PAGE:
It’s the most wonderful time of the year. People are cheerful and in the giving mood. Many will surely hit the stores and purchase presents and stocking stuffers for friends and family members. What they might not know is this gift presents the potential for a trip to the emergency room. Hospital emergency rooms treat more than 250,000 toy-related injuries a year, where more than 70% of such cases involve people 15 years or younger. With toys being at the forefront of many people’s minds come December, it only makes sense for it to be declared Safe Toys Month.
Safe Toys Month was started by Prevent Blindness America, which encourages people to consider if the toys they wish to give as gifts suit the age and individual skills and abilities of the child who will receive it – most notably infants and children under the age of three.
When you hit your favorite mall or visit your go-to store, shop with safety considerations in mind. Read warning labels, ruminate if the toy is age appropriate, avoid toys with sharp or rigid points, buy high-quality toys that withstand impact and don’t break easily, and look for toys that meet the national safety standards set by the U.S. Consumer Product Safety Commission.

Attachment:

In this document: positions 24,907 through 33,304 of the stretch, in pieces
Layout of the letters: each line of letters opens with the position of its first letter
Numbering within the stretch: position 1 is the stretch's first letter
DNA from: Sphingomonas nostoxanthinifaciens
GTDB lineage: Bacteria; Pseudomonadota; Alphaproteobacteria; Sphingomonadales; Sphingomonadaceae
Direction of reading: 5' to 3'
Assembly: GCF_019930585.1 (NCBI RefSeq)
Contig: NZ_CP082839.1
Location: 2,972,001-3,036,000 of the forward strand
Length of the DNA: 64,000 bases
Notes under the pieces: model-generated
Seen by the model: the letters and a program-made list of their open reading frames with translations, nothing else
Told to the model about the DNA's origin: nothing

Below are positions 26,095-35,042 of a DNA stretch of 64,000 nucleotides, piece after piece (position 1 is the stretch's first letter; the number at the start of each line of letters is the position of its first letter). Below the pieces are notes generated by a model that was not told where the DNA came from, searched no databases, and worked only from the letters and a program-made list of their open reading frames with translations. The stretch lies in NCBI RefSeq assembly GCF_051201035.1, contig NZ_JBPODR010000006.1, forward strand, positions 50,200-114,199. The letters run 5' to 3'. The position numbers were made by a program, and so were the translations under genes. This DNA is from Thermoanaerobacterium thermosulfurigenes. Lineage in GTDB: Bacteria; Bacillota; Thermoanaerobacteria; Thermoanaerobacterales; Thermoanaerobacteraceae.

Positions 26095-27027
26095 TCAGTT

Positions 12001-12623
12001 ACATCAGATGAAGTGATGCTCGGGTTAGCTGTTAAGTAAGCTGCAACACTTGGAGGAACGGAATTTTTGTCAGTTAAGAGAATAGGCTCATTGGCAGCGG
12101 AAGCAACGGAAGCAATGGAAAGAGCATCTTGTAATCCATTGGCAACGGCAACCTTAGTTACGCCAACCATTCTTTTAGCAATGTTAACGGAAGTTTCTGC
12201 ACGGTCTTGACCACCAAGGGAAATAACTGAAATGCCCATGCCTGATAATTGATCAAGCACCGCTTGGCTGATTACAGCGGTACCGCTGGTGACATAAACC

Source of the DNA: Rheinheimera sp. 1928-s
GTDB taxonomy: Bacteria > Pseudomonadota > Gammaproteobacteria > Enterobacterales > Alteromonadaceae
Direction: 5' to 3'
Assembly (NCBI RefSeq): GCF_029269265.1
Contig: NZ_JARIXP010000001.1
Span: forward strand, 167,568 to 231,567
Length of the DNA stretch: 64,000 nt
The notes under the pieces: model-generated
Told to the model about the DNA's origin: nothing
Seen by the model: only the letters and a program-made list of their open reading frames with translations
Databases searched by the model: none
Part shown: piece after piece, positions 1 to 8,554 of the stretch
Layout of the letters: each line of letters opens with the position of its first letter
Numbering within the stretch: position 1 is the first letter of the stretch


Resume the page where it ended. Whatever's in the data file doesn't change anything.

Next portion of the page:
An eye injury is one of the more common injuries associated with toys. In some extreme circumstances, kids go blind as a result of playing with a toy. To diminish the chances of an eye injury, make sure you are purchasing toys meant for the child’s age, demonstrate to them how to properly play with the toy, and always monitor their playtime.
It’s the season of joy and it’d be terrible for an injury to disrupt all the holiday cheer. Shop mindfully and keep on monitoring once the wrapping paper is ripped off. Be extra considerate for infants, as children 4 years and younger account for almost half of all toy-related injuries.
Have a safe holiday!